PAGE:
Miles Davis said he must be “all screwed up inside” to play that way he did. Max Roach punched him in the mouth after seeing him play. But Ornette Coleman, who died today of a cardiac arrest at 85, lived longer than almost any jazz great, and made important and challenging music for decades.
How to get into Coleman’s music, which drove so many people crazy, influenced musicians in jazz, funk and dance music, and became known even among admirers (a group that included not just fellow jazzheads, but Jackson Pollock and James Baldwin) for being difficult and driven by an arcane theory?
Coleman’s music was indeed challenging and world-changing, but getting a taste of what made him important a source of joy is not nearly so forbidding. There are two phases of Coleman’s long career which are – at least decades later – accessible and almost direct.
The first is his very earliest recorded music. Coleman shocked people by playing out of pitch, by rejecting the chord changes that had made up the basis for most jazz (and a great deal of the music in the West), and conveying fierce emotional tones rarely heard in the rest of jazz, even by one of his models, fellow alto saxophonist Charlie Parker. He rarely played with piano and often avoided other chordal instruments that make a song's harmony explicit, so his music could be disorienting even for serious players and listeners.
The critic Gary Giddins, though, compared Coleman to Louis Armstrong:
Ornette is direct in that way: He mourns, he chortles, he sighs, he rages, he exults, he shoots the moon. He doesn’t, however, swing from here to there; instead he bounces on the rhythm, as though it were a trampoline. His phrases don’t resolve with anticipated cadences. Instead, they proliferate in spiky fragments that somehow cohere in a melodic plot—a plot of many melodies. Above all, his sound isn’t smooth, rough, cool or hot. It is prickly, raw and gorgeously fresh, as invigorating as a freezing shower after a sauna. That freshness has never abated. Even if he hadn’t electrified or symphonized its context, his timbre would have remained sui generis—a voice apart.
One of his earliest songs, which would go on to be widely covered (Kronos Quartet, John Zorn, Lester Bowie, Brad Mehldau), is “Lonely Woman,” from the breakthrough “Shape of Jazz to Come” record.
Besides its vaguely Spanish or Middle Eastern feel, the eerie unison playing between Coleman and trumpeter Don Cherry, and the keening sound of Coleman’s solo, this song is also emotionally complex. It leaves us wondering about the woman of the title: We don’t get the simple sketch of pity or despair we might in a pop song.
Even better is “Ramblin’,” from 1960’s “Change of the Century,” another of his early Atlantic records. In almost all of Coleman’s music you can hear his roots in Parker’s bebop and his attempt to break the bounds of jazz convention. But this is a song where you can really hear the Texas roots in this Fort Worth native.
The bluesy, stomping quality of Coleman’s playing is clear here, and his interplay with great bassist Charlie Haden, which brings the song a country twang, the saxophone’s gutbucket tone and fondness for little melodic riffs, makes it another great place to start. And like a lot of Coleman’s music, it’s structurally unconventional: This sounds like a 12-bar blues, but in a little wink to the musicians listening, Coleman builds this one from 11.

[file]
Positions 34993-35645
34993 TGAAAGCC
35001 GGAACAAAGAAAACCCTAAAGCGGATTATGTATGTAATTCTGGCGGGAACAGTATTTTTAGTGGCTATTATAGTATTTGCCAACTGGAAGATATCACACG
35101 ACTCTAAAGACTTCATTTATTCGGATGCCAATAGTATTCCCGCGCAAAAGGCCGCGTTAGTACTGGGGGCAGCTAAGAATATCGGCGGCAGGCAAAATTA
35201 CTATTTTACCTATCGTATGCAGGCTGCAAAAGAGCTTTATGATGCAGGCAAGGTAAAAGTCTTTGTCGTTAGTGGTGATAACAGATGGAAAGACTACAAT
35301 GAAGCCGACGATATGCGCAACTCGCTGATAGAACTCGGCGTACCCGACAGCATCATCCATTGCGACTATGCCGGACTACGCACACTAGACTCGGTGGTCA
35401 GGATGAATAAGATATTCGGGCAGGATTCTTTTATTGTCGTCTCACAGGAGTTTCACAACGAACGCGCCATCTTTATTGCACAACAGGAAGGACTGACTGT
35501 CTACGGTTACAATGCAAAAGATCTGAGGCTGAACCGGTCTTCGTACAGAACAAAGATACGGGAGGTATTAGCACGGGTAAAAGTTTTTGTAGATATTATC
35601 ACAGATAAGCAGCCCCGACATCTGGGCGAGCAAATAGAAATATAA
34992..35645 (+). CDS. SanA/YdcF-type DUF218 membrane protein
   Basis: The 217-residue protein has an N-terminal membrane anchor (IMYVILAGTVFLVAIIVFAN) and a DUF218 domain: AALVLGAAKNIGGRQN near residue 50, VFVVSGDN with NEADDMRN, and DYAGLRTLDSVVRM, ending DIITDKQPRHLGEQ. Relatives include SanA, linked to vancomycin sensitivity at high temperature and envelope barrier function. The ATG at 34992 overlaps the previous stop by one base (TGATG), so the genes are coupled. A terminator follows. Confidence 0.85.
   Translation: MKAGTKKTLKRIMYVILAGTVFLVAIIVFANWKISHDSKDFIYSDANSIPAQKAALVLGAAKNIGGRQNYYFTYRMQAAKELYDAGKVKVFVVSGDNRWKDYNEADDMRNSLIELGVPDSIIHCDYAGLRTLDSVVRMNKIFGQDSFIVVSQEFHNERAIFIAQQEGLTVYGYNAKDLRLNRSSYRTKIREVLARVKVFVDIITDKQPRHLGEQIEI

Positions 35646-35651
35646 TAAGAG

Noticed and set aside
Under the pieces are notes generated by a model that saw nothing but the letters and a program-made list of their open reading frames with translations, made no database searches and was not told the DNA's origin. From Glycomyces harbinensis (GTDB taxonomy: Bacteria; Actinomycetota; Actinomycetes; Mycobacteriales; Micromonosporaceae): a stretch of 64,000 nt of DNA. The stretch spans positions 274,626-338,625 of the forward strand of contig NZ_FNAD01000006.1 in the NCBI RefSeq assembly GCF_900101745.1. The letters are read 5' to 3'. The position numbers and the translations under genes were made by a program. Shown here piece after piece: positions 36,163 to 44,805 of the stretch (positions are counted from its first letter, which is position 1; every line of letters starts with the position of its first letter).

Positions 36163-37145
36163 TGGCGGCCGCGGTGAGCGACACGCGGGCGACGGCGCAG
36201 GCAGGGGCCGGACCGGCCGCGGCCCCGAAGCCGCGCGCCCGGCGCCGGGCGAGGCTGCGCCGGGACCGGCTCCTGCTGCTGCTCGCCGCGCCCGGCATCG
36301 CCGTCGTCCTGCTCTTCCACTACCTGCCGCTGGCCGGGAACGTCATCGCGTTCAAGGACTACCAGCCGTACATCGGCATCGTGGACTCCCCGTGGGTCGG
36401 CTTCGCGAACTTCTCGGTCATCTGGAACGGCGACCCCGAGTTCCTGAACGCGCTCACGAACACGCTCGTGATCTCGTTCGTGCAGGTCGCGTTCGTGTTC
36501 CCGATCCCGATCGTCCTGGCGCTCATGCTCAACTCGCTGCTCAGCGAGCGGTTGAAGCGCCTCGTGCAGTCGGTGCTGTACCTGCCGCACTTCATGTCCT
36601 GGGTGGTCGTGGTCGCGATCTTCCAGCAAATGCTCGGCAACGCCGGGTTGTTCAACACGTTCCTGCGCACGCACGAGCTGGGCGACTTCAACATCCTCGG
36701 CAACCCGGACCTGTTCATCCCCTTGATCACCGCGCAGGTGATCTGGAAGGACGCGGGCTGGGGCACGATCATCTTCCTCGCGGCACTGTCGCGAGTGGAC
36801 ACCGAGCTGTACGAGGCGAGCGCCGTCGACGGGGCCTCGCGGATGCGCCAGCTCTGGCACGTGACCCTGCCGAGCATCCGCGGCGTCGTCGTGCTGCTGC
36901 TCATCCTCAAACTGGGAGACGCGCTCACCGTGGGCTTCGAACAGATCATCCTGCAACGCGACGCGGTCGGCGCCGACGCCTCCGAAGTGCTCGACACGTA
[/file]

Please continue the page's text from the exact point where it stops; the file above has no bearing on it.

Not long after this, Coleman recorded “Free Jazz,” a daring and genre-changing record (with a cover from one of Pollock’s action paintings) that can sound chaotic even to sophisticated listeners. Frankly, I’d rather listen to one of the albums above, or the trio he leads on his 1961 Stockholm concert, or “Ornette On Tenor,” where his grounding in the raucous Texas tenor tradition is made even more clear than it is on “Ramblin’.”
If early Coleman built on the blues and country, but with an ornery and individualistic jazz-intellectual’s sense of harmony, rhythm, and melody, he worked with classical music, funk, and other styles in the ‘70s. It’s this period that a lot of today’s musicians and fans, especially those under 50 and those from outside jazz's high church, rave about.
“Skies of America,” a sweeping and expansive concerto Coleman recorded with members of the London Symphony Orchestra, gives a sense of how wide-ranging his musical vision was.
Just as deep in its way, but closer to the pop music of its era is “Dancing In Your Head,” a 1977 album which blends funk, jazz soloing and West African rhythms. (William Burroughs was in the studio for part of this.) If most fusion had sounded this good, jazz might not have lost its audience.
Finally, Coleman won the Pulitzer Prize for his 2005 album “Sound Grammar,” recorded live in Germany. The record includes a new version of another oft-covered original, “Turnaround,” which Coleman originally recorded on the early “Tomorrow Is the Question,” LP. This version is different enough to show how far he’d come, with resonant bass playing, but also reminds us of his grounding in the earthiness of the blues.
The soft-spoken Coleman made music for half a century and released dozens of records. More than almost any musician in history, they’re various enough that one listener will love an era and completely ignore or dislike another. Some of us who love Ornette are still puzzled by entire periods of his work. (I recall calling a music critic friend in the ‘90s to ask him what he made of a new Coleman record. “Ask me in five years,” he replied.)
One of the things we jazzheads mourn with Coleman’s passing, of course, is the death of a great saxophonist and composer who overcame great resistance to pursue an uncompromising vision, and continued to surprise people. It’s also tough to watch one of the last figures to break in the ‘50s and early ‘60s – an era in which jazz was consistently challenging but still charted and got serious media attention – step offstage. We’ll miss him for sure.